Review: Brutes

Dizz Tate, 304 pgs, Catapult Books,, $27

Amidst a summery Floridian haze, a strange girl has gone missing. A girl who cut her hair short, who wasn’t particularly alluring or approachable or feminine. A brute, according to the conglomerate of mothers now on high alert. To their daughters, Sammy was a friend they felt belonged to them and could never be taken away.

With sharpness and ephemerality that could only have been harnessed via cliquey 13-year-olds, Dizz Tate writes a class-act debut about the divine knowledge of girlhood, the claustrophobia of adolescence, secrecy and the curious need we have to observe and be observed.

“Weird, but in a way we under-stood,” is how one person describes the missing girl. I would say the same of the often-hazy chronology of the novel. It alternates between the past fateful summer of Sammy’s disappearance and reflective chapters for each member of the friend group in their adulthood. The “we” is so immersive, you are easily convinced you’re one of the lucky few kids with someone willing to listen to them. Kids who can see through the performative facade of adulthood. Who are cripplingly self aware of their insecurities, and intuit what could be hidden from them. They smoke, drink and don’t care about men, and yet, need to be loved best. There is solidarity for the chosen, and Tate welcomes us into their world with open arms. If not for her, we may have been cast out.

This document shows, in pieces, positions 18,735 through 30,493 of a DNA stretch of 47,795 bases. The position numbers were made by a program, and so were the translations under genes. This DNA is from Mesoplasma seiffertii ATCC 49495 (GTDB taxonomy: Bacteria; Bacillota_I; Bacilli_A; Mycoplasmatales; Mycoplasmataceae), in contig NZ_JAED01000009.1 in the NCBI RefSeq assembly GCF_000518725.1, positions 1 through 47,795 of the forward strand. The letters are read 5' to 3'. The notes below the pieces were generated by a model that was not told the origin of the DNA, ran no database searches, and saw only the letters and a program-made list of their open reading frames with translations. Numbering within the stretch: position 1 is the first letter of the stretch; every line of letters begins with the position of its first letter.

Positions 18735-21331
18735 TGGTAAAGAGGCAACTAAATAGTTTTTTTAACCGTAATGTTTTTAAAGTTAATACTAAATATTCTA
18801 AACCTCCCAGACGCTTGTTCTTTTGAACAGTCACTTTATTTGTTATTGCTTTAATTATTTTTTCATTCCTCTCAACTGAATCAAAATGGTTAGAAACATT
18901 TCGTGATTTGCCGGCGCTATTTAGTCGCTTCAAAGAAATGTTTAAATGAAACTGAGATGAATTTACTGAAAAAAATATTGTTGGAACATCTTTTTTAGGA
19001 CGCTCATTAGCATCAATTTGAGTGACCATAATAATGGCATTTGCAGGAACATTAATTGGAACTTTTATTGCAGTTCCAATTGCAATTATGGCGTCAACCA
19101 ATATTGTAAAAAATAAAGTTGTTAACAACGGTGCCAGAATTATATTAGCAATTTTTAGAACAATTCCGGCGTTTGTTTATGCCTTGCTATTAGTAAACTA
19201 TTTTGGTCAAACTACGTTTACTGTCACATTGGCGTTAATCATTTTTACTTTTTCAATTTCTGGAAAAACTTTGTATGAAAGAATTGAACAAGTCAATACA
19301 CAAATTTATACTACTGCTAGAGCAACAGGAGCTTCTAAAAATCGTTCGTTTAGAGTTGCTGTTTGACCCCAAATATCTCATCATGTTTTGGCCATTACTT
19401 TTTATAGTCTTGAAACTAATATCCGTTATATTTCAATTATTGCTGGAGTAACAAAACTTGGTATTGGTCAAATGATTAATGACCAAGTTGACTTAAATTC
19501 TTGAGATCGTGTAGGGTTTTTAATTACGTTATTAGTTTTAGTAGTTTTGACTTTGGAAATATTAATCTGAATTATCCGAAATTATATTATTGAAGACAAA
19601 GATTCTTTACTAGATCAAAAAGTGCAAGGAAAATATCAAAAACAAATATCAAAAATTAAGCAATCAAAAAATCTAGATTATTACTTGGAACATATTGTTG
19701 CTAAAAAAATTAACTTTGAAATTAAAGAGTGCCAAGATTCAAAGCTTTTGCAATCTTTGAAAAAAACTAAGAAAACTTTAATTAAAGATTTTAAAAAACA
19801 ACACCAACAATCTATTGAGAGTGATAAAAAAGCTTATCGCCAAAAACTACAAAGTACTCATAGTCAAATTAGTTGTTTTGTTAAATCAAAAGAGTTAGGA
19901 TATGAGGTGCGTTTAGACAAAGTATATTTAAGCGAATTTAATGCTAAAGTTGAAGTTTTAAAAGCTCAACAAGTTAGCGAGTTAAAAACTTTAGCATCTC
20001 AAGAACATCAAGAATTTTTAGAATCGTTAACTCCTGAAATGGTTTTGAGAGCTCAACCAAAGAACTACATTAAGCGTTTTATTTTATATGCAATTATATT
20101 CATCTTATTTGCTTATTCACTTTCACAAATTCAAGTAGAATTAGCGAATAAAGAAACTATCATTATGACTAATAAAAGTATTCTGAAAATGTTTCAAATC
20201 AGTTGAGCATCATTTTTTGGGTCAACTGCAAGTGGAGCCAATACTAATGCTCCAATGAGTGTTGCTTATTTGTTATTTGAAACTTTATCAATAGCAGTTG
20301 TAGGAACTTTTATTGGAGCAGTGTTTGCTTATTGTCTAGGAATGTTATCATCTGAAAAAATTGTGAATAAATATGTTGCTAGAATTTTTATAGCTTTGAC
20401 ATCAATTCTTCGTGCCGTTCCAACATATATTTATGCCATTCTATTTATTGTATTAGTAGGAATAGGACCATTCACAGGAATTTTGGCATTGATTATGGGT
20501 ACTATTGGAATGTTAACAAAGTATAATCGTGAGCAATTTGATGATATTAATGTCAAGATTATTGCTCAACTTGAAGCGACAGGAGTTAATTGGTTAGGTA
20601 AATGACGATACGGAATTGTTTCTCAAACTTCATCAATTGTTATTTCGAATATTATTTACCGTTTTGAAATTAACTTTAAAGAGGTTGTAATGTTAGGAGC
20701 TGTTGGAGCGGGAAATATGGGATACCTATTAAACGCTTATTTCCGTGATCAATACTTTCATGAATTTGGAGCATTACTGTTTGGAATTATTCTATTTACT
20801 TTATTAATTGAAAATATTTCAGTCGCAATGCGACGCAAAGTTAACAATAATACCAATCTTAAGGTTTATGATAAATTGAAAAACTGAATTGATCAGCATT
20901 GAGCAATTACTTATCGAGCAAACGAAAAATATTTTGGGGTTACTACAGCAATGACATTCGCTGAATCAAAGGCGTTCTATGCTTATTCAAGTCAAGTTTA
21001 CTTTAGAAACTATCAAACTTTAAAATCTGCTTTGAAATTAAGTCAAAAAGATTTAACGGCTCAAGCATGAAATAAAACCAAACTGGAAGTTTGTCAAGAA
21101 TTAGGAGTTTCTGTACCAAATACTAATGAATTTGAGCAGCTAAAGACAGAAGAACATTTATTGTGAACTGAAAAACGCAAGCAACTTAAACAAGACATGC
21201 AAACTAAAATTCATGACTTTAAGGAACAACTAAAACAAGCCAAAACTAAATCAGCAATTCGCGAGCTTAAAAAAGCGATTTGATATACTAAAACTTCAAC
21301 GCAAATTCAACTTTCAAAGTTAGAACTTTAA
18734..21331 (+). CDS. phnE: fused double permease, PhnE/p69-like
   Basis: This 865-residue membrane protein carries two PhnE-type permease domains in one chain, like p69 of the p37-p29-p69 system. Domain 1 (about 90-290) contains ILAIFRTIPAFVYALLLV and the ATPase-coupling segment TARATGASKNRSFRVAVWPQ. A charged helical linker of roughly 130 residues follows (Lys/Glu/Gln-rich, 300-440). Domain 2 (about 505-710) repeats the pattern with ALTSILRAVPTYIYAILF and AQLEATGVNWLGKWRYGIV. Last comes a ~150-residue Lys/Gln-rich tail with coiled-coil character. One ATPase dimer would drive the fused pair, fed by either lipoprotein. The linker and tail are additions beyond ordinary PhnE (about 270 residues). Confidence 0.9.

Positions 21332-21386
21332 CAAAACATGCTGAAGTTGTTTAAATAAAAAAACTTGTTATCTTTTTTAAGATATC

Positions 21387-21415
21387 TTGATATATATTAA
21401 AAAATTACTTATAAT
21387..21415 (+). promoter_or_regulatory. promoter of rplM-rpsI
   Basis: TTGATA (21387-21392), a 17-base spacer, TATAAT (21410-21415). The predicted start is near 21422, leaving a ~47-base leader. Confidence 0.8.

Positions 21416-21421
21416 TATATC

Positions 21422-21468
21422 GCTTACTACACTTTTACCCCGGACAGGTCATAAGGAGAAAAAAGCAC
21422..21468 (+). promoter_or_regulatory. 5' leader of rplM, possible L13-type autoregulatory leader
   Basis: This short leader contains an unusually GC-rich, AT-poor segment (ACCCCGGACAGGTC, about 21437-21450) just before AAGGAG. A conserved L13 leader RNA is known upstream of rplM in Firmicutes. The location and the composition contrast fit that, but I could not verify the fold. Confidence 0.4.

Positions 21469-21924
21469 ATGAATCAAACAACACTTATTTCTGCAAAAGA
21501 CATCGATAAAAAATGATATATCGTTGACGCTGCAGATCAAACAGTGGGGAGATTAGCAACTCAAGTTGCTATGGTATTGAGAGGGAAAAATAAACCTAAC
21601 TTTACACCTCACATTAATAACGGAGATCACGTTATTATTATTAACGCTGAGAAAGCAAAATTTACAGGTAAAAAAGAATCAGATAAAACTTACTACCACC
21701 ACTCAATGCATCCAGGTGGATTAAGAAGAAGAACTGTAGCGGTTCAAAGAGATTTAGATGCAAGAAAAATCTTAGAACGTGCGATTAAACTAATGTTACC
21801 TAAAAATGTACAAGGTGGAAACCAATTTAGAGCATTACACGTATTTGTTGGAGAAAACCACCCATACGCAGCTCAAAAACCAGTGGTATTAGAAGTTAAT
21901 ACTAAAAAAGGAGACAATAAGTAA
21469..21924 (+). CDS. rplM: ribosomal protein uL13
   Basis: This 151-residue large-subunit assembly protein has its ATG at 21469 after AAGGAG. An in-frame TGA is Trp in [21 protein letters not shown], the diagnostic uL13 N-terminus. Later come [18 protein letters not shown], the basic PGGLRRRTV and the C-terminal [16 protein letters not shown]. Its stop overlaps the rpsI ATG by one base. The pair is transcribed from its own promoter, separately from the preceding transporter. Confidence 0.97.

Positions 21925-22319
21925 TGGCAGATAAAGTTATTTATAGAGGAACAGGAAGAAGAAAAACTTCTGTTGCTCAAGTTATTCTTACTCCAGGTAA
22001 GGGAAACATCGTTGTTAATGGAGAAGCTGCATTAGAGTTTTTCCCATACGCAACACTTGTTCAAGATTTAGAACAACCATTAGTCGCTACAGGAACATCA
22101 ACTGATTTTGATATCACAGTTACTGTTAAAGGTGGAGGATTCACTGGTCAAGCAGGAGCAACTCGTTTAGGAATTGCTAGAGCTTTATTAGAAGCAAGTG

One might assume that in Tate’s youth and inexperience, she wouldn’t know how to weave a narrative with so many voices so expertly. But she remembers what we do not: that so much of being young is talking over each other. Making yourself small, yet powerful. The only issue with Brutes is that in its charming opacity, it starts to lose control of its own mystery toward the finish line. This book worked hard to surprise me, reel me in, and it was well earned, even if I occasionally misunderstood.


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